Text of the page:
by John Snarks
It’s sweet being born into the upper-crust and a life of relative ease, but this was notably the case prior to the advent of such gems as air-conditioning, refrigeration, locomotive engines, and basically everything that enables our privy existence in contemporary times. In the 17th, 18th and 19th centuries, life in the aristocracy allowed children to worry less about dying from exposure, malnourishment, leprosy and forced labor. Instead, they were able to pursue other interests, notably school, and go on to do some crazy things in a relatively primitive world. One such child, James McGill III, was born on this day in 1744 in Glasgow, Scotland. Son of a metal-smith, powerful guild man, and member of the House of Commons, James would go on to be educated at the University of Glasgow. Soon thereafter he would depart for the Americas, namely Quebec, Canada, where he became essentially Canada’s most powerful man in terms of riches and political power.
In 1766, the young McGill entered the land’s burgeoning fur trade at present day Mackinac, Michigan, where he moved quickly as a clerk for another Scotsman to trading on his own from Mackinac island (Michilimackinac). James McGill & Co. was born, and he profited greatly in a hardscrabble trade.
The fur-trade in North America was a truly dynamic and momentous occurrence in world history. It founded, or spurred the growth in, many of the Great Lakes region’s modern metropolitan areas – big and small – from the far reaches of Northern Canada to Chicago and westward into the Dakotas and beyond. It was a confluence of empires (French and British), as well as a nation-building exercise in Canada and the United States. It fostered the growth of Catholicism around the region via Franco infusion of Native American tribes, created a crucial (to the fur trade’s survival) Metis population of European and Native American parentage, and bore conflicts, wars and the eventual waves of Euro-Americans that washed over the land and dispersed it’s Native populations. In all, it was paramount to the growth of the Americas in many areas, and filled coffers through out the North Atlantic. It also expedited the downfall of native tribes as a result, shifting power rapidly through an influx of bodies, armed and not, as well as significant monetary interests.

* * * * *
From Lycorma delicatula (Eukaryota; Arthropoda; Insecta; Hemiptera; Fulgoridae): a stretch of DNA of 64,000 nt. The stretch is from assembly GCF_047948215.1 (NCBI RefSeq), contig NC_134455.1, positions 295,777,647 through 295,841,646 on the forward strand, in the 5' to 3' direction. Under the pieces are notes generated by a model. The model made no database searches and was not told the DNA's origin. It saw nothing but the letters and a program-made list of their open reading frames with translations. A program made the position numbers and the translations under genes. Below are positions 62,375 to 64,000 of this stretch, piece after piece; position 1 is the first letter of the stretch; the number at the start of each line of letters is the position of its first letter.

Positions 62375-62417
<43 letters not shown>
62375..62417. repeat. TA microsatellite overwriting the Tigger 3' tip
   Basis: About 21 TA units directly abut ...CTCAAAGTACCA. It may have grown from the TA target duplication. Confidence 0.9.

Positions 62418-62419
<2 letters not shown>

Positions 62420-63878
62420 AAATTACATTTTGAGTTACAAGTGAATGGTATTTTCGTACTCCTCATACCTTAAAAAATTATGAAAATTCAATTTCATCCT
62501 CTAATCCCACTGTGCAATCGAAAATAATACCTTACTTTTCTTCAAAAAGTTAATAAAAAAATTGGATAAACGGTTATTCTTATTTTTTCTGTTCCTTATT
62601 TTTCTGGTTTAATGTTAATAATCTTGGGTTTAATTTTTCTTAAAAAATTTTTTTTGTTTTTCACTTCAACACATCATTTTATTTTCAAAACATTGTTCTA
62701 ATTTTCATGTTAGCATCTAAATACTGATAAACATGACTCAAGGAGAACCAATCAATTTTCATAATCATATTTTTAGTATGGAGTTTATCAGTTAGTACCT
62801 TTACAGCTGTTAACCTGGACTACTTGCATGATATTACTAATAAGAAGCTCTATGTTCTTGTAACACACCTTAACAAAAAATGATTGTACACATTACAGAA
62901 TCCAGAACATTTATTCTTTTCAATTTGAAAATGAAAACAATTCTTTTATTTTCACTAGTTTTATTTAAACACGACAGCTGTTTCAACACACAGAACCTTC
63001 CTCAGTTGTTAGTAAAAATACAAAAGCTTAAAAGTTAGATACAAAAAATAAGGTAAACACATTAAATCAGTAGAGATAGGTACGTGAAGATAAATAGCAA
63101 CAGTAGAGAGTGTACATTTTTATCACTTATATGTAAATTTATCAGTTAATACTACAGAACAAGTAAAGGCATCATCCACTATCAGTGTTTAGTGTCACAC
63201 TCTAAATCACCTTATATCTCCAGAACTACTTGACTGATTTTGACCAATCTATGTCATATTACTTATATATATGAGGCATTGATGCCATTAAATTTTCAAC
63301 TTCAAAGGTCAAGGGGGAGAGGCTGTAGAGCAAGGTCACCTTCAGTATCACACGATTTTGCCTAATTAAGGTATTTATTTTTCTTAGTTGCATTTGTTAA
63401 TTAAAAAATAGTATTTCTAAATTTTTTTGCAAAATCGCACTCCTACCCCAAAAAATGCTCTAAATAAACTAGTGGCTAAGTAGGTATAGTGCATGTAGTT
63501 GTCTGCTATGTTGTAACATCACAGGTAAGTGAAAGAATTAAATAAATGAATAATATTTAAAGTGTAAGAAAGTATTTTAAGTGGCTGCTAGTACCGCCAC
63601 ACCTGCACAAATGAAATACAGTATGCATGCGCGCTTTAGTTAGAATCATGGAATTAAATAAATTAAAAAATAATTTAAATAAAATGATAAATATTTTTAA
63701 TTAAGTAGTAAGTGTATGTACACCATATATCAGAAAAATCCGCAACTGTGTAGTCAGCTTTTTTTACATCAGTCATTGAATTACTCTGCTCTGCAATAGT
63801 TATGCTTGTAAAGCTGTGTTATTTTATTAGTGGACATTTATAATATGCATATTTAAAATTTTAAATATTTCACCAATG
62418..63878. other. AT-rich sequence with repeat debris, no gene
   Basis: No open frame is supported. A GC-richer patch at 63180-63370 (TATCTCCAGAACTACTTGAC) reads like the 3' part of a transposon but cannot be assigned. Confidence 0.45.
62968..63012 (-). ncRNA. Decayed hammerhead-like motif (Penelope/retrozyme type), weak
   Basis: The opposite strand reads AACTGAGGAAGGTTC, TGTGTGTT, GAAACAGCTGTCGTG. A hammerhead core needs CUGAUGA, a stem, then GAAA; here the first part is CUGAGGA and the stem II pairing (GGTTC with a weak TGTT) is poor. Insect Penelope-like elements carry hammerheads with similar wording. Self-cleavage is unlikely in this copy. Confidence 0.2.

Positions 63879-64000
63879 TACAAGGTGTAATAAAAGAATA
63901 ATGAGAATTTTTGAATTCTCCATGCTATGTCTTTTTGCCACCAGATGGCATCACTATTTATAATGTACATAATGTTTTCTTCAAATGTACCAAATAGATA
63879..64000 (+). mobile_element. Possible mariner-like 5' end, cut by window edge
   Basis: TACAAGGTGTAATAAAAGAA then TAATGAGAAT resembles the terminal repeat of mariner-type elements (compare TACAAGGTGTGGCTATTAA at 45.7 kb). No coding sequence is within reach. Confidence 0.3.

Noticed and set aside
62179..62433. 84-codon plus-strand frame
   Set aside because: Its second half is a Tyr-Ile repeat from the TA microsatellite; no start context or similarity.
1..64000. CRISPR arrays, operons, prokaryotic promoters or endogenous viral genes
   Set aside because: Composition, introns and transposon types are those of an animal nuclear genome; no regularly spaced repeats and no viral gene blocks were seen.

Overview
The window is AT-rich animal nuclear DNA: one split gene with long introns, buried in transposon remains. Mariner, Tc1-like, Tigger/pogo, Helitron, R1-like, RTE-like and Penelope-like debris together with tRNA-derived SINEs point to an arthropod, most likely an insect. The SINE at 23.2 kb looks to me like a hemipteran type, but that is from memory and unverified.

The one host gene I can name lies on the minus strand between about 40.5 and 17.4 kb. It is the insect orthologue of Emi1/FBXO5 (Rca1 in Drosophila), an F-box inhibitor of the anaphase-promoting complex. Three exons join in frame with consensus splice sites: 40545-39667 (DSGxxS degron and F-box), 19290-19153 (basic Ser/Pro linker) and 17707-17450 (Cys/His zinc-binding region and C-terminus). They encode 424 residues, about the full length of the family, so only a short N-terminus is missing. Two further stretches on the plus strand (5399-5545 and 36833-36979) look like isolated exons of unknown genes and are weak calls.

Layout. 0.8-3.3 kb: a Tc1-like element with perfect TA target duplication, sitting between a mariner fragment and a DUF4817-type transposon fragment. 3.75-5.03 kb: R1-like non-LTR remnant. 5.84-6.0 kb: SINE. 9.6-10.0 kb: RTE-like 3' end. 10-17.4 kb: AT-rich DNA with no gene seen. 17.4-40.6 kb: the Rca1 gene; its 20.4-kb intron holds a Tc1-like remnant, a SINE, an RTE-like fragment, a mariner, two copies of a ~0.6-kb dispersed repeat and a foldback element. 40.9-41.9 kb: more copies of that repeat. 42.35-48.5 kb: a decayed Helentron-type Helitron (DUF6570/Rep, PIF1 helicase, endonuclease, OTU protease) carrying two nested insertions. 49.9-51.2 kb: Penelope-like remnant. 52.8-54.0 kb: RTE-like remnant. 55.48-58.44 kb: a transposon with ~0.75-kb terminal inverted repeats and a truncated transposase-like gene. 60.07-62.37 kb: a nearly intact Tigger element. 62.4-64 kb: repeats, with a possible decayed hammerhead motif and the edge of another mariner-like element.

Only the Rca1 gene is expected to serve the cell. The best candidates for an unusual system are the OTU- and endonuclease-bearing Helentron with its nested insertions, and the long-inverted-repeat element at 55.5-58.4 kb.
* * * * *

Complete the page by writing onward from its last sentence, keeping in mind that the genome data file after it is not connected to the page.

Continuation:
Right in the middle of this historically important surge of economic, political, religious and cultural forces was James McGill. After much success at the peddling hub of Mackinac Island, he moved to the economic and political center of Montreal. In 1773 he partnered with Irishman Isaac “By Jove” Todd to trade at Grand Portage, Minnesota, one of the British-Canadian centers. That partnership, which later became the trading company Todd & McGill in 1776, was one of the charter member entities of the fur-trading empire known as the North West Company, which formed in 1779 and dominated the Upper Great Lakes and Canada. Todd & McGill left in 1783 to trade in regions south of NWC territoties (Mississippi Valley and Lake Michigan areas), but McGill would again become a partner in the company in 1792, and thereafter hold interests in the company as it reigned supreme, leaving his portion of the industry to family in 1810. He further increased his fortune in the logging industry and selling of lands, eventually allowing him to become Canada’s richest man at his death in 1813.
As history has shown, with great financial and business success can come political power, and this was very much the case with McGill. He would serve as a Canadian legislative official and Executive Council member, representing the citizens of Montreal at their surrender to Americans during the American Revolution, and serve as commander of the city’s defenders during the War of 1812. He died shortly thereafter on December 19, 1813, giving much of his money to charities, the poor, and community interests in Montreal.
In death, McGill left arguably a greater profit than his fortunes. He donated his lavish summer home, land and case for the Royal Institution for the Advancement of Learning, which became the prestigious McGill University. McGill University became the cornerstone on which several Canadian universities and colleges were founded, including another leading institution, University of British Columbia.
So, from us at FAM, Happy Belated Birthday James McGill, you intrepid, cunning and benevolent forefather of Canada and guru to fur-peddlers everywhere.